Step 4 – Analyze Once you have an entire spreadsheet full of these for your site, you can then count:
- How many tests you’ve been running within each purpose
- How many of each resulted in statistically significant conversion rate or revenue differences
For example here is a table of these stats for one of the first clients we ever implemented this framework on:
Seeing the data is only the beginning. Graphing it, analyzing it, and building a strategy with it is where it gets interesting.
For that let’s use some case studies.
Case Studies: How The Purpose Framework Revealed Impactful Insights About CRO Strategy
We first implemented the purpose framework for a client in the food space with about 30 – 50 products in the store. At the time, we had been working together for over a year, running multiple A/B tests every month.
We’d had many winners, a great relationship, and felt we were doing CRO strategically, but with the benefit of hindsight, we were doing tunnel vision testing. The purpose framework, as we’ll show here, revealed impactful insights about CRO strategy for this client.
Tier 1 Analysis: Can We Defend Where We’re Spending Testing Time?
The Tier 1 question to ask in this process is: Are we testing in the Purpose buckets that make the most sense? Is it defensible?
To answer this, we graphed how many tests had been run on each purpose.
Seeing our test history grouped by Purpose like this was striking. The armor of tunnel vision testing started to crack. We started to view the site holistically (the original goal!). Strategy–level insights and questions arose.
Why had we run so few brand tests? And so many Usability tests?
This client has an awesome brand. They’re one of the first players in their niche, and they grew their brand with content for years before selling anything. So they have authority. People in this space respect them. They were also one of the first to sell the flagship product that all competitors in this niche are now selling.
So why had we not tested doubling down on these brand strengths?
We had no good answer.
Instead, the graph shows a lot of usability tests. Why? We think doing a lot of usability tests is common, and a byproduct of tunnel vision testing. When you don’t think strategically about what you want to test and why, you default to usability tests because they’re easier to think about. Big picture strategy is hard. Testing UX minutiae is easy: “Should we add our phone number on this page?” “Should move the product video in the PDP to this other spot?” “Should we hide the shipping costs or show them?”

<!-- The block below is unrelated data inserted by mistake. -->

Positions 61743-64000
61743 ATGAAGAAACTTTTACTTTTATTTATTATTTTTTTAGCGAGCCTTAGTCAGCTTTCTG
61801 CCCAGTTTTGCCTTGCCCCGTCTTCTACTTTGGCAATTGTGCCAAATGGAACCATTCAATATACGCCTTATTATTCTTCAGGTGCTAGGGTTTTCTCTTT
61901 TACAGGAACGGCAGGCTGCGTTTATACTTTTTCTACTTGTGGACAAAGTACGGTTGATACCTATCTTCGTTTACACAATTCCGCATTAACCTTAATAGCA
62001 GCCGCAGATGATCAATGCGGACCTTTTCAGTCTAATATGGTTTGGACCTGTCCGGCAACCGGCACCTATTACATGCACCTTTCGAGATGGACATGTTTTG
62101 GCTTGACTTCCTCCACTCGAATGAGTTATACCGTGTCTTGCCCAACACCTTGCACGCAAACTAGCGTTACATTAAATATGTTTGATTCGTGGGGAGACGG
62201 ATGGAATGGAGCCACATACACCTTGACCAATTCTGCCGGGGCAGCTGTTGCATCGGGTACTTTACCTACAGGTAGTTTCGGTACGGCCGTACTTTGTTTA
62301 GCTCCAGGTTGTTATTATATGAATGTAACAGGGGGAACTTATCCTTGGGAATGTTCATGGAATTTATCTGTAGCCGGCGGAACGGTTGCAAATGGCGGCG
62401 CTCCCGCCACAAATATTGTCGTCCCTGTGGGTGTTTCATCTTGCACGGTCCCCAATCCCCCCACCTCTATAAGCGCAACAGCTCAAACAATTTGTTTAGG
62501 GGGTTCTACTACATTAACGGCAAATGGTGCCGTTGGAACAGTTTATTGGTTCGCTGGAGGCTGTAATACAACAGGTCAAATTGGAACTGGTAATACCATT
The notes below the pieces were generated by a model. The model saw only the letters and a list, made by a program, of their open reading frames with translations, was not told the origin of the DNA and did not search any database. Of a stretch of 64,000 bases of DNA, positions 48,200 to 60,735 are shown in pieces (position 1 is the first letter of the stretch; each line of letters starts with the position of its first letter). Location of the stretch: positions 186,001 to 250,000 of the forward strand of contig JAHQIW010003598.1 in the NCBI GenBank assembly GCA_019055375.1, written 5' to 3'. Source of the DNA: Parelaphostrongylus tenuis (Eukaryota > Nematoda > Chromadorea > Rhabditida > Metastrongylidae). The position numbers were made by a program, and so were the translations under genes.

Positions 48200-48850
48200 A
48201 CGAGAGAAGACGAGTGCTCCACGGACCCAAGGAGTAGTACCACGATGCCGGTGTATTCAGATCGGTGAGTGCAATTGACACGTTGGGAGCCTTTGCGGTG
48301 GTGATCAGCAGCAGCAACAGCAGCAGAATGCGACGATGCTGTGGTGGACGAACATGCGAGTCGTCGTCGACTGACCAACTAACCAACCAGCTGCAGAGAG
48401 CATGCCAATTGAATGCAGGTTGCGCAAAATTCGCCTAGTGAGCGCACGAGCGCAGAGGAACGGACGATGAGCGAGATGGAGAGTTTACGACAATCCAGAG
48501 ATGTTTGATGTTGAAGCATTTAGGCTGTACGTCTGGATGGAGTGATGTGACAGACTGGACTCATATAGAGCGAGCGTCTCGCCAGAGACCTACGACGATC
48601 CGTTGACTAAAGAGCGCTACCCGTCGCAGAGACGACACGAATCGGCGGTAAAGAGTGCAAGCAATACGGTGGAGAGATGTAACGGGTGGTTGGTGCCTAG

But there was so much more we could have tested on brand. What about homepage tests that talk about how they are the original, dominant brand in this space? What about testing different value propositions and brand messaging? What about mentioning this on the listing page? What about showing the mass number of total positive reviews accumulated to date?
This simple graph got us to ask tough questions like these for each of the eight Purposes.
The 8 Purposes Are Like Bricks on a Wall. You Tap on Them With A/B Tests.
The eight purposes are like bricks on a wall you’re trying to take down. Each A/B test is a tap on a brick.
“Let’s tap on Brand with this homepage messaging test.”
“Let’s tap on Quantity and Discovery with different upsells on the shopping cart.”
You’re trying to see which bricks move. To do this you need to tap multiple times on each brick. If you don’t tap at all on a brick, or you only tap, lazily, once or twice, you rob yourself of the opportunity to see if moves. There could be an entire world of tests behind that purpose that you’re leaving on the table because you didn’t have a system to tell you: Hey, these bricks haven’t been touched.
Tier 2 Analysis: Contrast With Win Rate
Next, we plotted the win rate as well:
This adds the next layer of understanding. For this client, for example:
- Discovery and Quantity tests are winning at a high percentage (more than half the time).
- Usability tests aren’t winning as much but we’re doing a bunch of them.
Those are great insights, but stopping there doesn’t give you enough information to really know why certain purposes are winning. You need to understand the “why” to know how to do more of what works. To do this, you need to dig into each Purpose bucket and analyze which tests are winning in that bucket and why. That’s where you’ll find the real patterns that you can exploit to string together multiple winning tests.
Case Study: Stringing Together Winning Tests
For example, it turns out for this food client that Discovery and Quantity have a high win rate. Why?
We dug in and found that it was a series of tests around upsells. Most of these tests were labeled both Discovery and Quantity because the desired action from presenting product upsells is to increase the quantity of items purchased (aka “cart size”) and we do that by helping the online shopper Discover new products.
Once we learned about this pattern we kept poking at these purposes (Discovery and Quantity via upsells) with more A/B tests and they kept moving the needle:
- Early on, we tested emphasizing product bundles on the homepage with a quiz: +7.2% increase in revenue per visitor with 99% stat sig
- Later we added an upsell to the cart: +4% increase in orders, 98% stat sig